Veteran Harter wins title again

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Bradley Harter rides Pete Carr Pro Rodeo's Life of Riley for 82 points Saturday night to share the saddle bronc riding victory at the Waller County Fair and Rodeo with brothers Jacobs and Sterling Crawley. (PHOTO BY DANIEL BECKENDORF)

HEMPSTEAD, Texas – There really aren’t many rodeos across the United States that Bradley Harter hasn’t won.

He just wrapped up his 17th season in ProRodeo, closing out the campaign last weekend by finishing 12th in the world standings with $99,351. He began the 2020 regular season by sharing the saddle bronc riding victory at the Waller County Fair and Rodeo; he also won the crown in 2016.

He rode Pete Carr Pro Rodeo’s Life of Riley for 82 points to share the title with brothers Jacobs and Sterling Crawley, who matched that score on Friday night. Each man pocketed $1,403 that counts toward the National Finals Rodeo that will take place in 14 months.

“This is a great rodeo; I love coming here,” said Harter, 38, of Loranger, Louisiana. “We’re coming off a dramatic ending to 2019, so this is more of a relaxing environment. You get a good start to the next year, but you keep getting on great horses and go to a great rodeo that pays really well.”

Harter and the Crawleys have other business to tend to before focusing on the 2020 campaign too much. Each man has qualified for the 2019 NFR based on their finish through the regular season, which concluded Sept. 30. This marks Harter’s 11th qualification to ProRodeo’s grand finale, which features only the top 15 in each event in a rugged test of talent and guts over 10 nights in December.

“For me, I like getting on three to four (horses) a week, so I like to keep my subconscious sharp and my body loose,” he said. “I say trust your stuff, so I get on good horses, and I can trust my ride instead of going into the NFR cold.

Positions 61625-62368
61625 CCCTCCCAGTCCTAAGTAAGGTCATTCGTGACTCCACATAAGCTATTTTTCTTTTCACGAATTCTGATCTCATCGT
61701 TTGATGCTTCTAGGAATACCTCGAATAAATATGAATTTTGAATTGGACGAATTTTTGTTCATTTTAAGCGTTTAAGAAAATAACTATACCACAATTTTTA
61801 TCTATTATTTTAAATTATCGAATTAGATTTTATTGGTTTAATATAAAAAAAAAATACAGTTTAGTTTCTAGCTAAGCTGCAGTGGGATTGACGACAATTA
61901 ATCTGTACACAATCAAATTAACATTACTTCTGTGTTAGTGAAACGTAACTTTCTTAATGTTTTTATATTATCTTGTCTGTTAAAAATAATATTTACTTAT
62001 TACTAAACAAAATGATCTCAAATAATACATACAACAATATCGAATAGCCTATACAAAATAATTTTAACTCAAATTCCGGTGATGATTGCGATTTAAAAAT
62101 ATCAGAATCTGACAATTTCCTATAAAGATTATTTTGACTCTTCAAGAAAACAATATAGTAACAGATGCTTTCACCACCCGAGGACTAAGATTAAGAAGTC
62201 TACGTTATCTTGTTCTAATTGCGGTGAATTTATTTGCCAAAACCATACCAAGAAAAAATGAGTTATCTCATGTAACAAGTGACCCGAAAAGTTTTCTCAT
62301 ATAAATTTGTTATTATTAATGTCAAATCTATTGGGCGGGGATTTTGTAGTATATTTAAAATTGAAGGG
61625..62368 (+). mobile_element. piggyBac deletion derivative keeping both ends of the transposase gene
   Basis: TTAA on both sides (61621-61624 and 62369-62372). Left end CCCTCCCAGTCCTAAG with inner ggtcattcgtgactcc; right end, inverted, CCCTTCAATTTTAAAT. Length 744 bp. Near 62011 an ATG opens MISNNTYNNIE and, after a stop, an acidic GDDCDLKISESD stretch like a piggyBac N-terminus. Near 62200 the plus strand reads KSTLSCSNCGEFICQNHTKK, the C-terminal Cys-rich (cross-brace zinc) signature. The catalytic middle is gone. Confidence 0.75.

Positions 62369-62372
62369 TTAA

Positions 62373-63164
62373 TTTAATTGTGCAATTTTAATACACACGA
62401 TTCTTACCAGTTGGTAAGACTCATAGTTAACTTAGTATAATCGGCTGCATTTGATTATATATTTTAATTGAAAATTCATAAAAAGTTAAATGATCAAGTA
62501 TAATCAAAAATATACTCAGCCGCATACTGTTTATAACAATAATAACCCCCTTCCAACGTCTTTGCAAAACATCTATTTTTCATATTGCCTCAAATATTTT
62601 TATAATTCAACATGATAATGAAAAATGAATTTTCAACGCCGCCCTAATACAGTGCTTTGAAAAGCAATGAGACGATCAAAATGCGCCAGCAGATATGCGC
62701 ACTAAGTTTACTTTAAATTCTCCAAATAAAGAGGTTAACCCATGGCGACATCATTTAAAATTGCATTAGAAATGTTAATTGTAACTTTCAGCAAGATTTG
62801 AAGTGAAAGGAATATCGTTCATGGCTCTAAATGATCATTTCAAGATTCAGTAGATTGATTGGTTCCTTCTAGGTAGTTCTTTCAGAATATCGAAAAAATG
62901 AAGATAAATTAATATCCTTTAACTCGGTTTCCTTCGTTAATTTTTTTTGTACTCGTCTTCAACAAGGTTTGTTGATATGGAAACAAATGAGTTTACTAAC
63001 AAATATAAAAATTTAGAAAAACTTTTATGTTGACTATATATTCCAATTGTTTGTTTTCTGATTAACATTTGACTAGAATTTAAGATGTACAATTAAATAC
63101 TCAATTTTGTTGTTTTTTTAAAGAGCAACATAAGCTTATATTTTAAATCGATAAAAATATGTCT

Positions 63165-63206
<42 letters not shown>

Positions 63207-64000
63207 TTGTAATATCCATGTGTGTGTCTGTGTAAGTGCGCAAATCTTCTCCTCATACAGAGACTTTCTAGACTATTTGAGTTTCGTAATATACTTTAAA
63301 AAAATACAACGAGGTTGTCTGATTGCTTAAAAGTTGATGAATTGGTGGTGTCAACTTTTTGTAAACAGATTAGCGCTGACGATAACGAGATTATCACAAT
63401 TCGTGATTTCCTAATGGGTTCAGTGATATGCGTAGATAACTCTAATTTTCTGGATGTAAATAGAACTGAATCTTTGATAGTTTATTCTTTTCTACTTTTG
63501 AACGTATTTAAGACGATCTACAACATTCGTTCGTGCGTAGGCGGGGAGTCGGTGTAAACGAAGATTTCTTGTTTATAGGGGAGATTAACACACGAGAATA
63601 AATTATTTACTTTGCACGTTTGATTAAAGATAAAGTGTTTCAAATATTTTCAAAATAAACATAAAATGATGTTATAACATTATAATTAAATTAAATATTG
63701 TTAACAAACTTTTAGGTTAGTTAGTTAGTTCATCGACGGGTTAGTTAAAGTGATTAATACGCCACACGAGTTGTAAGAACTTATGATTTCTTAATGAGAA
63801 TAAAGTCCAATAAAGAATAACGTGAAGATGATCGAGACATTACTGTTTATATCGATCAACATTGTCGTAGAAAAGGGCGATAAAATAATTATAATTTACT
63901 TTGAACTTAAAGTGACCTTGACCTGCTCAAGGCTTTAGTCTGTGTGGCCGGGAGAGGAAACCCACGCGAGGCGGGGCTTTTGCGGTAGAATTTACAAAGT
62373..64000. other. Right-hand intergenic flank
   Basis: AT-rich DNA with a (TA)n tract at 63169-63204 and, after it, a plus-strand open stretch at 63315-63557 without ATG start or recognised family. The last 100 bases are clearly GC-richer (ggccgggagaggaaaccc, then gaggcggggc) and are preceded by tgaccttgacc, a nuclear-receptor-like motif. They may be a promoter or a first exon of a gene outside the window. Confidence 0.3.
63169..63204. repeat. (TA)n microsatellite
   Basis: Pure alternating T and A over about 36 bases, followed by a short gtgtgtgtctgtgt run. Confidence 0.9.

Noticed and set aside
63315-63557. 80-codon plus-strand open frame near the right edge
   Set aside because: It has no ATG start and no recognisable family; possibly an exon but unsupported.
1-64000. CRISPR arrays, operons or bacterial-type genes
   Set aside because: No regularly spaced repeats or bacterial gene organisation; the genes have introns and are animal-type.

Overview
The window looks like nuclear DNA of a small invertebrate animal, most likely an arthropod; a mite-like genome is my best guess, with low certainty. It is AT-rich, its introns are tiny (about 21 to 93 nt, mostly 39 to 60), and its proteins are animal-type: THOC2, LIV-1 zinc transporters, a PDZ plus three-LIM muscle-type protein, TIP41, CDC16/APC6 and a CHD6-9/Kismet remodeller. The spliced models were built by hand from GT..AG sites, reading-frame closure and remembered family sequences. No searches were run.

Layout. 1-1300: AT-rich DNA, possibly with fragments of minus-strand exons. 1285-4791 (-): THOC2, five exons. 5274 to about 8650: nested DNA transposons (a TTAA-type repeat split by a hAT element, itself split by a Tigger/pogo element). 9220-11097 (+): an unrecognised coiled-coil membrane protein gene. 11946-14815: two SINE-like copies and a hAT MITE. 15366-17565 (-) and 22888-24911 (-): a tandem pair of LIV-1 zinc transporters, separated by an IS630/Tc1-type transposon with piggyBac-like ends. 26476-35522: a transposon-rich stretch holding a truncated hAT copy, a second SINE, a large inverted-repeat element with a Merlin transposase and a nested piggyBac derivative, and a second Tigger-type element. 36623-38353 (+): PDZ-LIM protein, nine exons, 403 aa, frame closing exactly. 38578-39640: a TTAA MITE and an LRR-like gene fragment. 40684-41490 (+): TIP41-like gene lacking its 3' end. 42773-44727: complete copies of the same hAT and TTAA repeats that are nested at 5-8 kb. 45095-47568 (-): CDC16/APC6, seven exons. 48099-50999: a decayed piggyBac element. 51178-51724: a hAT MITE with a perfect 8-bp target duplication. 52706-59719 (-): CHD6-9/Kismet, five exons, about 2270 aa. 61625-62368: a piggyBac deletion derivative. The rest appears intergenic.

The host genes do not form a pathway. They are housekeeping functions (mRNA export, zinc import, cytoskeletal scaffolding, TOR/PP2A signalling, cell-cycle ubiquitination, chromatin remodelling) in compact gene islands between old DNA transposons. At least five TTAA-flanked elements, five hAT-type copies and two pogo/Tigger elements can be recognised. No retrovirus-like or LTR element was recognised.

“The Crawleys are tough to beat; they’re great bronc riders. That’s another great thing about this rodeo; you’re still competing against great guys on great stock. There was a line of cars to get in, so you know it’s a great rodeo.”

Though he’s nine years younger than Harter, Cory Solomon from nearby Prairie View, Texas, is every bit as veteran. He was raised in Waller County, and he has made hundreds of runs inside the rodeo arena at the Waller County Fairgrounds. This is his hometown rodeo, and on the final night of this year’s event, he roped and tied his calf in 8.8 seconds to finish in a tie for fifth place, with $910.

“This rodeo is very important to me,” said Solomon, 29, a six-time NFR qualifier. “You’ve got people that don’t understand rodeo that you with to high school with, and they come out to watch. One of my biggest sponsors is Sim-Tex, and they come out to watch. It’s one of those rodeos that your family and friends come out to watch. It’s almost the hardest rodeo to win, because you want to do good.”

That’s the inner-pressure that comes from wanting to be at one’s best in front of hundreds of people excited to see a local cowboy do well.

“Everybody’s so supportive, so I try to my best every time I come to town.”

Actually, Solomon has spent a considerable amount of 2019 in Waller County. He suffered an injury to his hand at the 2018 NFR, which kept him sidelined until March. Things didn’t get much better as the season went on.

“I’m at about 80 percent,” he said. “I missed a lot of good rodeos. I started back up trying to make up early this summer, and I was doing OK and hurt my knee. Everything happens for a reason.”

Though disappointed he wasn’t competing, he focused on what he could do. In the process of rest and rehabilitation, Solomon found something that might help him make a big change in the 2020 season.